By reaching out to neoconservatives Obama could "fracture the opposition’s idea machine and help turn the Republicans back into the stupid party for years to come", writes Gabriel Schoenfeld.
This isn’t as far fetched as it sounds. The first wave of neoconservatives were disillusioned liberals — Democrats who’d been left behind when the party swung to the left on social and cultural issues. Early neocons like Daniel Patrick Moynihan and Nathan Glazer focused on social and cultural issues. They worried that the family was disintegrating and that social norms were breaking down. Schoenfeld argues that Obama can tap into these themes:
Personal responsibility is one purchase point for the neocons. It was, after all, alarm about the disintegration of black families in the 1960s that helped propel rightward the liberal pillar — and neoconservative founding father — Daniel Patrick Moynihan. Four decades later the same problem afflicts the urban underclass. Mr. Obama’s photogenic First Family serves as a more potent counter to the allure — such as it is — of the ghetto lifestyle than any policy initiative ever cooked up in a neoconservative think tank.
But the incoming president — himself the son of a single mother — not only walks the walk, he talks the talk. During the campaign he boldly told an African-American audience that "We need fathers to realize that responsibility doesn’t just end at conception. . . . What makes you a man is not the ability to have a child. Any fool can have a child. . . . It’s the courage to raise a child that makes you a father."
There’s a mythology that surrounds neoconservatism, much of it cultivated by Irving Kristol. According to his account, the neoconservatives rescued the Republican Party from the hysterical anti-statism of the National Review. Left to its own devices, Buckley’s conservative movement would have kept backing losing candidates like Barry Goldwater.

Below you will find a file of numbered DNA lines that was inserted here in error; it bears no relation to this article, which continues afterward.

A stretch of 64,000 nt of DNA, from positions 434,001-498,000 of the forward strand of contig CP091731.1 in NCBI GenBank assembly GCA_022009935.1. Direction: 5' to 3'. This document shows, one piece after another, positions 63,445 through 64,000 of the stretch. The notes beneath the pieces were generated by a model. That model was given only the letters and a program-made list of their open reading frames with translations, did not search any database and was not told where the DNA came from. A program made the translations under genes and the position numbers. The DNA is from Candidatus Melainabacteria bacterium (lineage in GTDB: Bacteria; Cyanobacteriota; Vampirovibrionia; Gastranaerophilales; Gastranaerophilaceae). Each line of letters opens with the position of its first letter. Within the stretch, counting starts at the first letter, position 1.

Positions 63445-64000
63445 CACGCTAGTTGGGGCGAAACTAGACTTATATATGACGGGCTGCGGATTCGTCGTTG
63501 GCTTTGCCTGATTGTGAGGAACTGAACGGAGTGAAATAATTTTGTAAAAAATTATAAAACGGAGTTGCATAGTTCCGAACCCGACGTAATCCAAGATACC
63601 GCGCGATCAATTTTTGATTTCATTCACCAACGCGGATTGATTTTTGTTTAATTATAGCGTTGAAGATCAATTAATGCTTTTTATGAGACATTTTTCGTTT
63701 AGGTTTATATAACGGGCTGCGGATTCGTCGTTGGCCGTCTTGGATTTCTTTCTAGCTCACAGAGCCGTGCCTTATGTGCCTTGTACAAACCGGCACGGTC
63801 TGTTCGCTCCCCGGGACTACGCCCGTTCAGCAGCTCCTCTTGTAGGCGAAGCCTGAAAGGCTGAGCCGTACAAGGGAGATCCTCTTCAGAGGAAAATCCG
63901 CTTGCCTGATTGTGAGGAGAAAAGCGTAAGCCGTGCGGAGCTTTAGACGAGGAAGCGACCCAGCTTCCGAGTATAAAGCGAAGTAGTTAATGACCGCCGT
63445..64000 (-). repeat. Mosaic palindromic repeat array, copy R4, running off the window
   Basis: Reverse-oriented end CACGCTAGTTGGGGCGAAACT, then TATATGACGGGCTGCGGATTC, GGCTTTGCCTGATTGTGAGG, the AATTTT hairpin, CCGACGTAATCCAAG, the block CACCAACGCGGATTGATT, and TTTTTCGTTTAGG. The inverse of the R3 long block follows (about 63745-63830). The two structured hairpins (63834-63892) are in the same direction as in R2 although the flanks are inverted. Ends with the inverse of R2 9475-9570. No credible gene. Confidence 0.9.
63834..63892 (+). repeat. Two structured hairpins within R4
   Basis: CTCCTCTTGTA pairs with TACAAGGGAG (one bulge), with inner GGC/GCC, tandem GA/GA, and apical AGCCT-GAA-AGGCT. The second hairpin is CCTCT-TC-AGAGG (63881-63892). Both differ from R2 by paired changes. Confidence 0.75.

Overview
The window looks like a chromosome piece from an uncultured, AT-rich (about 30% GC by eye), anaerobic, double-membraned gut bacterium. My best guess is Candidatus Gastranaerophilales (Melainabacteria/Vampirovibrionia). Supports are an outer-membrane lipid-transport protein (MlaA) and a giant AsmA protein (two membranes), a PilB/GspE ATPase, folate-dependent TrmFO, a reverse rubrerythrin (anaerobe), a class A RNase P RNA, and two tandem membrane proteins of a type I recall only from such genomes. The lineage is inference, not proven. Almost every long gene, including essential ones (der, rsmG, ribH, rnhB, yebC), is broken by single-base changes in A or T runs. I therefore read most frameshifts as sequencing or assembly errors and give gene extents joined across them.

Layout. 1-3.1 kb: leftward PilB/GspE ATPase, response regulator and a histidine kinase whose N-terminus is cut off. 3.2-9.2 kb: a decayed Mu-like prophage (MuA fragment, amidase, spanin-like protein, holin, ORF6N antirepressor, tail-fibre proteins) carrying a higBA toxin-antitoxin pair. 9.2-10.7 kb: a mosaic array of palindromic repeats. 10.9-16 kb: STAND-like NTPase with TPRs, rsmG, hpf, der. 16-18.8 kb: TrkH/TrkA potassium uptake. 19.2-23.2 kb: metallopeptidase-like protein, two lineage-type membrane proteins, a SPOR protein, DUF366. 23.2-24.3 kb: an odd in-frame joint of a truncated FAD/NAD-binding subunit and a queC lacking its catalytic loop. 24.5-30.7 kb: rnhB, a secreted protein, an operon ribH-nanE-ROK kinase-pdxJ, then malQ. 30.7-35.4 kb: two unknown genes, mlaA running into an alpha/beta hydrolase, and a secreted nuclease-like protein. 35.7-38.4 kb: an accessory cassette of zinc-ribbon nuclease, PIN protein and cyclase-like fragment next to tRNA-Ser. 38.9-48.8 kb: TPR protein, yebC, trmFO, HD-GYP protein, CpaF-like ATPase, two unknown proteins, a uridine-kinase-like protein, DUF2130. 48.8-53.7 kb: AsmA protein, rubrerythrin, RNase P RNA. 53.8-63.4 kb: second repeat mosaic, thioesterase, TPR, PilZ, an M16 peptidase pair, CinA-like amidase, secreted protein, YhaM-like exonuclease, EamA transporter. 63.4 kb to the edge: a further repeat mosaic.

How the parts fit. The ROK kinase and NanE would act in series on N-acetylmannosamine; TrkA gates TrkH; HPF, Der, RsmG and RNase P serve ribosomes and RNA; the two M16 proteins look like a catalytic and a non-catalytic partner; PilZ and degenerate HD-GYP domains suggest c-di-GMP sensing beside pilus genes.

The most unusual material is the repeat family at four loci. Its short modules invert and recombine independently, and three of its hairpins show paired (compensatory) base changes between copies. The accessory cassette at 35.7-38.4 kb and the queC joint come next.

According to Kristol the purpose of neoconservatism was to "convert the Republican party, and American conservatism in general, against their respective wills, into a new kind of conservative politics suitable to governing a modern democracy." This new conservative politics is forward looking rather than backward looking. And rather than treating the state as the enemy, it bends it to conservative ends.
The heirs of this tradition include Weekly Standard editor William Kristol (Irving’s son), New York Times columnist David Brooks and the authors of Grand New Party, Ross Douthat and Reihan Salam. So what would this brand of conservatism look like in practice? As Kristol and Brooks wrote in 2001:
It means welfare programs that demand personal responsibility. It means education policies that promote high standards, challenge our best talents and promote scientific and national progress. It means taking seriously questions of public morality, while recognizing the limitations of legal sanctions. For example, in lieu of a consensus to outlaw abortion, it might mean a campaign to reduce the number of abortions year by year, via adoption and in other ways.
It’s not hard to imagine the new president finding something here to agree with. According to Reuters, Obama recently dined at the home of conservative columnist George Will along with David Brooks, William Kristol, Charles Krauthammer of the Washington Post and other prominent conservatives. At the Huffington Post, Jacob Heilbrunn suggests that this "indicates that Obama is completing the job of detaching the conservative intellectual elite from the GOP itself."
Note: If you’ve been reading Naomi Klein, this post must seem a little odd. According to Klein, the necons have a pathological hatred of the state. They invaded Iraq hoping to turn it into a "corporate utopia" governed by the doctrines of their patron saint — Milton Friedman.
Other writers paint an equally sinister picture. According to Stephen Green, neoconservatism represents: "the alignment of U.S. foreign and security policies with those of Ariel Sharon and the Israeli right wing." So you might wonder, why would Obama want to reach out to a bunch of blood-for-oil fanatics who mistake "Tel Aviv for the capital of the United States"? Obviously, that isn’t what this post is about.
For more on neoconservatism and where the label comes from see: ‘Neo-confusion‘ (for some reason my name has been removed from my old posts at Catallaxy).